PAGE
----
Some claims I want to make/opinions I have:
- Explorable explanations have an assumption of finiteness. But in math, you most often deal with arbitrary objects of a class, infinities of various sorts, impossible situations (such as within a proof by contradiction), and other non-finite things. How the heck do you reliably import and talk about these various infinities/impossibilities within the explorable explanations framework?
- Existing explorable explanations are created by searching for things that are most conveniently represented in an explorable format, rather than searching for the most important things to explain and then trying very hard to represent it in an explorable format. This means that explorable explanations often feel gimmicky or unimportant. The Witness is beautiful and poignant, but at the end of the day, you're just drawing squiggly lines on panels to solve puzzles with artificial(=of no importance to anything whatsoever) rules.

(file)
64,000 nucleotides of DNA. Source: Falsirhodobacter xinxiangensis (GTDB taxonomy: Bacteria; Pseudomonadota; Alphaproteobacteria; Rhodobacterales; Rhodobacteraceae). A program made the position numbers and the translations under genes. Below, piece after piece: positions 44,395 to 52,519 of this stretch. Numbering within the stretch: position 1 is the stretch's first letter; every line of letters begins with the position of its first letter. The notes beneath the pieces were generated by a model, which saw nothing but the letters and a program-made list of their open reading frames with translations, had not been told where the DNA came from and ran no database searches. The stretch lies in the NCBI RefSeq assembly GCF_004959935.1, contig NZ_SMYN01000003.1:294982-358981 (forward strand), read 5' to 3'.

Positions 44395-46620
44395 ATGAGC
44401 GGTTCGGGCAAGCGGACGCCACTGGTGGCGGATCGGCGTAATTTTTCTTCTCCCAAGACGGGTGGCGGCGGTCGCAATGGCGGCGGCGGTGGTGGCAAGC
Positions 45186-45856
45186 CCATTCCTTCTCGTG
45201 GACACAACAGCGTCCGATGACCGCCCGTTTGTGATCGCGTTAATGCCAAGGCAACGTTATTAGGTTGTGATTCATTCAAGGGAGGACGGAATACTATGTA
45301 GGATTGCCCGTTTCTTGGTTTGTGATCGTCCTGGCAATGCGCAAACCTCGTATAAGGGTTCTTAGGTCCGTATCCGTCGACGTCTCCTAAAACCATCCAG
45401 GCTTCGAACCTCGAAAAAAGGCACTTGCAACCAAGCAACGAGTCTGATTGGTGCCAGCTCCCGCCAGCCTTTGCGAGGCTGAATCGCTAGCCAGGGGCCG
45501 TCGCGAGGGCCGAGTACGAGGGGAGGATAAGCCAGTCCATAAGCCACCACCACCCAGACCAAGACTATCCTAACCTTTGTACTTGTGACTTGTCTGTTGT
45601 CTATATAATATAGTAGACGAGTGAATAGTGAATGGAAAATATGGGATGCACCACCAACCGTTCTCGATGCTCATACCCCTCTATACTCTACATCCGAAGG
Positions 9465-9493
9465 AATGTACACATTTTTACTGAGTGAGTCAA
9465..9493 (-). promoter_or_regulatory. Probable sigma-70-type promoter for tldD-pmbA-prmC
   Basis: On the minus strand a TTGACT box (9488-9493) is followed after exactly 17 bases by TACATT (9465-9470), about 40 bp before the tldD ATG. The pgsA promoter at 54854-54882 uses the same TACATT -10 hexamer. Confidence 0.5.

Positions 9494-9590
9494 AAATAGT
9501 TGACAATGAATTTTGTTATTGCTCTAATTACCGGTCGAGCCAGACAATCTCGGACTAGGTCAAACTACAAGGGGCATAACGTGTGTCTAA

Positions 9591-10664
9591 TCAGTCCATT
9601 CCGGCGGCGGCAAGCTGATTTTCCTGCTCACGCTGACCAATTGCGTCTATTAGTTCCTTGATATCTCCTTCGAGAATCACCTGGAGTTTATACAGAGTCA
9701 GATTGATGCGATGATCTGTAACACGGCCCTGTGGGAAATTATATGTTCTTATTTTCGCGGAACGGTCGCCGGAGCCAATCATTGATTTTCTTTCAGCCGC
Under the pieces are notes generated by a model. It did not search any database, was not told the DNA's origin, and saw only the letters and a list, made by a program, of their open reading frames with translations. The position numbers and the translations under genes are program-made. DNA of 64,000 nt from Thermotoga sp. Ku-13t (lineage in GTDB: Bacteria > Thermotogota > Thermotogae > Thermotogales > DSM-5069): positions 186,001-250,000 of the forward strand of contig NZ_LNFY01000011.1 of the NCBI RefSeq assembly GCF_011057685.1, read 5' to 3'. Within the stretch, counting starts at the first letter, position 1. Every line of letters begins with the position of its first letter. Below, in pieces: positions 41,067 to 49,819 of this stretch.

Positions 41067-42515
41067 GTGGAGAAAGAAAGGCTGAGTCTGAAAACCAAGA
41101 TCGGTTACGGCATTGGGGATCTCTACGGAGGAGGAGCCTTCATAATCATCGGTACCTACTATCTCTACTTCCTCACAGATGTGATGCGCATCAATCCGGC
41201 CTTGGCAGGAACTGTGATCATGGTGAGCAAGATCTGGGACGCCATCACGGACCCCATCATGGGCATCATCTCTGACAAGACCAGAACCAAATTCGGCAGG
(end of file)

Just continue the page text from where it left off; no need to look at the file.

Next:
- Explorable explanations are often non-verbal? This is an interesting property, but it makes it tricky to use for inherently verbal subjects like mathematical logic.
- Explorable explanations as doing the legwork of the kind of boring/tedious intellectual work that mathematicians have to do manually -- for example, setting up the proof, doing the low-level computations to make sure one has done a particular computation correctly, etc. I'm especially excited about using these tools was ways to practice choosing high-level proof tactics.
- Few explorable explanations build up complicated concepts from simpler ones using a progression of puzzles. I can only think of video games that do this. I think this lack of "serial depth" makes explorable explanations seem gimmicky/not central to understanding a subject.
- Video games comparison to math
- Probability and statistics as fields with an exploratory medium
- Narrow vs broad cognitive augmentation